Men in Black - Humareso
20933
post-template-default,single,single-post,postid-20933,single-format-standard,ajax_fade,page_not_loaded,,select-child-theme-ver-1.0.0,select-theme-ver-3.2.1,wpb-js-composer js-comp-ver-5.7,vc_responsive
 

Men in Black

Men in Black

You’ve heard, “the more things change, the more they stay the same,” right?  Whether it’s politics, family relationships or business leadership, there is a sense that we keep coming back to the same issues and conversations.  It’s déjà vu all over again.

The photo of the current slate of movies out shows a bit of this truth.  Did you really think you’d see Toy Story, Men in Black, Godzilla, Spiderman, Aladdin and Child’s Play all back in the theaters?  Of course, there are different versions, but isn’t it generally the same? The plotlines feel similar, the characters are developed with a standard pattern; perhaps the graphics are better, but is that enough?

Having recently attended the National SHRM Conference in Las Vegas, I found myself listening in on some of the same conversations we’ve been having for at least 20 years.  The same fears, the same threats, the same frustration (perhaps with a slight variance on the details) were the topics of dialogue.  Professionals in human resources grappling with the redundancy of process and performance discussions.  We’re still discussing time clocks, handbooks, onboarding and discipline.

And while those things are important, we might be spending more time than we realize.  Perhaps we put our heads down to write a handbook in 1995 and have looked up in 2019.  Maybe you were flashed by the Men in Black?  Isn’t that what it feels like sometimes?  Where did those best laid plans go?  How did things become so tactically circular?

In some ways, a space traveler returning to earth after 25 years might not be able to see how business has really evolved.  Sure, the tools may be more advanced, but has business advanced?  As people experts, we know that our involvement in hearts and minds change the fabric of organizations.  For instance, all of the diversity training in the world won’t change people’s approach and consideration until their hearts and minds are impacted.  That takes a deliberate, personal touch.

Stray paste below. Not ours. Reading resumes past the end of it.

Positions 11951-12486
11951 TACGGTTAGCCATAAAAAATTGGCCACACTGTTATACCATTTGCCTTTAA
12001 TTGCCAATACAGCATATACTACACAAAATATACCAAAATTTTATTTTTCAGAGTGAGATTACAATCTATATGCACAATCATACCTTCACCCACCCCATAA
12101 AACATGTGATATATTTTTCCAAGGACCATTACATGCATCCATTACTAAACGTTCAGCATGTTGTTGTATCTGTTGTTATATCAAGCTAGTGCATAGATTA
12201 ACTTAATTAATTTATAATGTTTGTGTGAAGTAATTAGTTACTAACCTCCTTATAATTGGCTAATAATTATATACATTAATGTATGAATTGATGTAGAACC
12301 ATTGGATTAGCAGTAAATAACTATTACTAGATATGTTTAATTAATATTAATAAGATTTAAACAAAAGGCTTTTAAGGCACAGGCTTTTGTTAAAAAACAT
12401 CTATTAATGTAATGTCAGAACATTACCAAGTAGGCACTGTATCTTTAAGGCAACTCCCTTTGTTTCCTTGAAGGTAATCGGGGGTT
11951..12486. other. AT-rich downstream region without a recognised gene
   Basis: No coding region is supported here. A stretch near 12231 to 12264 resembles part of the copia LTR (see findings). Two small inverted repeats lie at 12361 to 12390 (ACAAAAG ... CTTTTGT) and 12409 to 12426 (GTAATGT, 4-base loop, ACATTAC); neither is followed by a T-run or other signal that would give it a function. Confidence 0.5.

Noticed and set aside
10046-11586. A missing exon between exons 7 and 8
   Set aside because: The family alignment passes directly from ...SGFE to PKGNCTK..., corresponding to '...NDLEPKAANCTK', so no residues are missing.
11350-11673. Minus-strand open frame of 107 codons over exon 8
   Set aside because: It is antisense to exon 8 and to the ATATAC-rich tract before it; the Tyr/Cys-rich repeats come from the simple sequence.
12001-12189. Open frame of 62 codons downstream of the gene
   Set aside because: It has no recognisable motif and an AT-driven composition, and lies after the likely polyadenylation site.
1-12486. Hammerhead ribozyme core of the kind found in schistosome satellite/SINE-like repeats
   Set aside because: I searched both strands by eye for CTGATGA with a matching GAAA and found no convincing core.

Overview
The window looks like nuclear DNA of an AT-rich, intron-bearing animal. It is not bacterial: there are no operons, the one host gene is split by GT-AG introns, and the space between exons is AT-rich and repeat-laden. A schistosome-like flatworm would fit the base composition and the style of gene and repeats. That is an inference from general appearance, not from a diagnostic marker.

We’ve got to stop singing “A Whole New World” and actual work to create it, however small our power and fiefdom might be.  Start where you are.

Attack areas of:

  • Communication
  • Inclusion and Equity
  • Collaboration
  • Organizational Structure
  • Job Duties, Enrichment and Enlargement
  • Career Progression
  • Skill Advancement and Knowledge Transfer
  • Talent Assessment and Alignment
  • Resource Development, Acquisition and Usage

Understand, too, that this consideration is more than just a rally cry.  It is a call for consistent change to business approach.  In human resources, relegation to tactical, responsive living is commonplace.  The truly proactive HR approach is rare.  We have to partner with fervor around all business decisions.  And if your current role is not one where this approach will work, that’s ok.  Support the person in the role that can.  Take the tactical off of his/her plate so there’s clear sailing.  We’re a team.

We’ve got to wake up before another 25 years of the same conversations occur.  For heaven’s sake, people, scrunchies are back on the market and people are wearing them.  We can’t let this much history repeat itself!

Comment

Post a Comment